In November 2016, Parkinson’s patient A. Blinn couldn’t stand up straight up and could barely walk. She could not smile. The disease had robbed her of the ability to show almost any facial emotion.
It was a difficult time for the independent Blinn. And she couldn’t help wonder: Am I ever going to get better?
Today, she’s out of that wheelchair and walking tall in the carpeted hallways of her Charlotte, North Carolina senior living center. And yes, she’s flashing smiles. “It’s really nice,” she said, “to feel more human.”
Parkinson's Disease is a movement disorder in which the brain stops producing a neurotransmitter called dopamine. As the level of dopamine decreases, so does a person’s ability to control physical movement. It typically affects people 55 and older. Symptoms include slowness of movement, stiffness, the loss of spontaneous facial expression which leaves the patient with a constant look of seriousness.
Blinn’s recovery illustrates points that Novant Health neurologist Dr. James Battista constantly emphasizes with his patients: "Don’t let Parkinson’s dictate what you are," he tells them. . “Mind over matter is very important when it comes to this. Many of my patients go on to lead normal lives — they go out to dinner, play golf, do things socially and do what they want to do.”
For decades, Blinn worked taking care of others in customer service and human resources jobs. After retiring, she continued to live in the Charlotte condominium she owned. But when she was diagnosed with Parkinson’s a few years ago, she had to give up her home and move into a Charlotte retirement community.
Blinn was being cared for by another doctor when she first visited Battista in hopes of regaining some of her movement, which was largely gone.
“Her symptoms were quite severe,” said Battista, who specializes in treating Parkinson’s. She had a stooping posture and could no longer swing her arms when she walked. Her voice was so soft you could barely hear her, another common Parkinson’s symptom.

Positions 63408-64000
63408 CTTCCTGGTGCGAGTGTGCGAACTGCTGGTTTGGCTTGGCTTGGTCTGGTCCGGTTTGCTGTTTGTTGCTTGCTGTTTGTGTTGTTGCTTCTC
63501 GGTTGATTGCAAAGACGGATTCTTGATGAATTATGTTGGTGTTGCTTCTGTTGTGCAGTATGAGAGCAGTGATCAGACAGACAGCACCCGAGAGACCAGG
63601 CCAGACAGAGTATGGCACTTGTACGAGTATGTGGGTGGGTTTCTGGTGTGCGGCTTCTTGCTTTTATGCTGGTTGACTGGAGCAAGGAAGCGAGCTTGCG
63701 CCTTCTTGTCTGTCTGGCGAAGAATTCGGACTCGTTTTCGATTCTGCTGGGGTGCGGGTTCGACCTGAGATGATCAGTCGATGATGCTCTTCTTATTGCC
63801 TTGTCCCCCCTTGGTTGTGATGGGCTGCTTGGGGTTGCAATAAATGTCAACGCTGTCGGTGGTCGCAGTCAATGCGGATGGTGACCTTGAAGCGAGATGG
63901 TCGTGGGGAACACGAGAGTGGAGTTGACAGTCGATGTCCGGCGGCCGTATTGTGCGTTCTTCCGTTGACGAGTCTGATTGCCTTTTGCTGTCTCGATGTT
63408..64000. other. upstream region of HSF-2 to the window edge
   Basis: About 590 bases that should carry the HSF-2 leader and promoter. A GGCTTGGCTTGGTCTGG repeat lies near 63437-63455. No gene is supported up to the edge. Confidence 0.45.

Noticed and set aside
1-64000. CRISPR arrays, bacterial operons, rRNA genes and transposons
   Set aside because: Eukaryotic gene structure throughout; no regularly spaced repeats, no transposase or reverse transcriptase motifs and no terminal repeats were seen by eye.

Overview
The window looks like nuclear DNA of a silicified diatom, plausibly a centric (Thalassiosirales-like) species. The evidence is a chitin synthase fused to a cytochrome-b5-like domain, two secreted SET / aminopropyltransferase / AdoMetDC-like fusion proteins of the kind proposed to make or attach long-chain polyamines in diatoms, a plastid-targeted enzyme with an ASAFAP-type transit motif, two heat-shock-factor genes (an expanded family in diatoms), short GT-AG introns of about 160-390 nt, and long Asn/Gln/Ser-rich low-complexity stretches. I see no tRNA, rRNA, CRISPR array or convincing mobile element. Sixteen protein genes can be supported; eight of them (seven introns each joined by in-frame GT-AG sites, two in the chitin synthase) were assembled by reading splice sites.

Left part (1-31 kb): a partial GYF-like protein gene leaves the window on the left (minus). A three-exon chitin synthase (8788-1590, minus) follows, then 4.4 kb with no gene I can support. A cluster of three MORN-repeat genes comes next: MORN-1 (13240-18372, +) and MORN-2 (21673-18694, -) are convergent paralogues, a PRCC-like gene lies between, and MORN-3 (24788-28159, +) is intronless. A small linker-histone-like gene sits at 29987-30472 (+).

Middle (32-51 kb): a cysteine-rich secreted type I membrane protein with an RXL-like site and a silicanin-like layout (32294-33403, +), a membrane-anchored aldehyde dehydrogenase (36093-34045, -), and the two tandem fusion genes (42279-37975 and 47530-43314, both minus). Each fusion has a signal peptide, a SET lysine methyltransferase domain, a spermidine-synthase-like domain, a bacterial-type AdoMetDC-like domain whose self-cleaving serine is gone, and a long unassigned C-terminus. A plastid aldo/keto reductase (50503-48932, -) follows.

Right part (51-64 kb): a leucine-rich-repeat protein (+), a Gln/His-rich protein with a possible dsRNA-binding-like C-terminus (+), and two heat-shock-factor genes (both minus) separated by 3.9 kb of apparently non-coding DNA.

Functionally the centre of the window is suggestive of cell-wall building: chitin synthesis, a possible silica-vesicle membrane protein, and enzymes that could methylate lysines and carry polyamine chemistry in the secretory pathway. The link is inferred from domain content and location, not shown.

The first thing Battista did was put her on a second medication to see how she might respond. And when she came back several weeks later there was already a noticeable change.
As with many patients, the first sign of improvement comes with a gradual return of facial expression, Battista said.
“It was the first time I saw her smile,” he recalled. “We were headed in the right direction. I told her, ‘I think in six months you’re going to be walking very differently than you are now.’” He upped the dosage of her medication and it continued to deliver results.
Battista notes that different medications work differently with every patient, and that trial and error are often part of the process as he searches for the right combination of medications. “It’s not like following a cookbook,” he said. It’s very individualized.”
He also said there’s a common misconception that Parkinson’s medications — and there are many — often lose their effectiveness over time. Many drugs remain highly effective over many years, he stressed.
In March 2017, she was able to take steps on her own and she could push herself into a standing position, a dramatic and happy change for Blinn. At that point, Battista had her start working with a physical therapist to build on her momentum.
As she continued to improve, her work ethic and determination proved to be key factors. “The woman is motivated like crazy,” said Brady Parker, a Charlotte physical therapy assistant who worked with her closely. “It’s so important for Parkinson’s patients to exercise every day and that’s what she did.
“Today, she’s standing up straight and maintaining it. She’s taking big steps, her arms are swinging … everybody is so proud of her.”
A second therapist added: “The lady is amazing, she’s most improved.”
Blinn credits Battista for much of her improvement. “You can tell he really listens,” she said.
She also said her network of friends and the help of physical therapists played a big role, too.
“I was blessed to have the support of family and friends,” she said. “I had the right help … but I worked hard for it, too.”
And as she smiles, others around her smile, too.
Click here for downloadable guide to Parkinson’s and other movement disorders.